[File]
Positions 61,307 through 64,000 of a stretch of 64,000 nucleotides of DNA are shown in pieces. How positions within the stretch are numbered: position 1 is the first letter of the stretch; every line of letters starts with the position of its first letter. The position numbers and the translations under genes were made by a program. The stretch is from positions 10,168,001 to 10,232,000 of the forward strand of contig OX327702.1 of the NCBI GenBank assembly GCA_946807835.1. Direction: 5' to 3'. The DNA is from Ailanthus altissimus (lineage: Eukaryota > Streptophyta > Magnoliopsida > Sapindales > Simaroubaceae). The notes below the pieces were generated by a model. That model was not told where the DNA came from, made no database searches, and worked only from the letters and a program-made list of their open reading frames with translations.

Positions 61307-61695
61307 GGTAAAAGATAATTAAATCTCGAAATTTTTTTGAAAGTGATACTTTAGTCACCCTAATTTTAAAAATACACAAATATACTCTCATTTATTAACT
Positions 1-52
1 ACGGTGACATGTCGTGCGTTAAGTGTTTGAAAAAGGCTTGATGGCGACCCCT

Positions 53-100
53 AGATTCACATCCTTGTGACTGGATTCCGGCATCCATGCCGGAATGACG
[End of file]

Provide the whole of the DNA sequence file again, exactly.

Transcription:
Positions 61,307 through 64,000 of a stretch of 64,000 nucleotides of DNA are shown in pieces. How positions within the stretch are numbered: position 1 is the first letter of the stretch; every line of letters starts with the position of its first letter. The position numbers and the translations under genes were made by a program. The stretch is from positions 10,168,001 to 10,232,000 of the forward strand of contig OX327702.1 of the NCBI GenBank assembly GCA_946807835.1. Direction: 5' to 3'. The DNA is from Ailanthus altissimus (lineage: Eukaryota > Streptophyta > Magnoliopsida > Sapindales > Simaroubaceae). The notes below the pieces were generated by a model. That model was not told where the DNA came from, made no database searches, and worked only from the letters and a program-made list of their open reading frames with translations.

Positions 61307-61695
61307 GGTAAAAGATAATTAAATCTCGAAATTTTTTTGAAAGTGATACTTTAGTCACCCTAATTTTAAAAATACACAAATATACTCTCATTTATTAACT
Positions 1-52
1 ACGGTGACATGTCGTGCGTTAAGTGTTTGAAAAAGGCTTGATGGCGACCCCT

Positions 53-100
53 AGATTCACATCCTTGTGACTGGATTCCGGCATCCATGCCGGAATGACG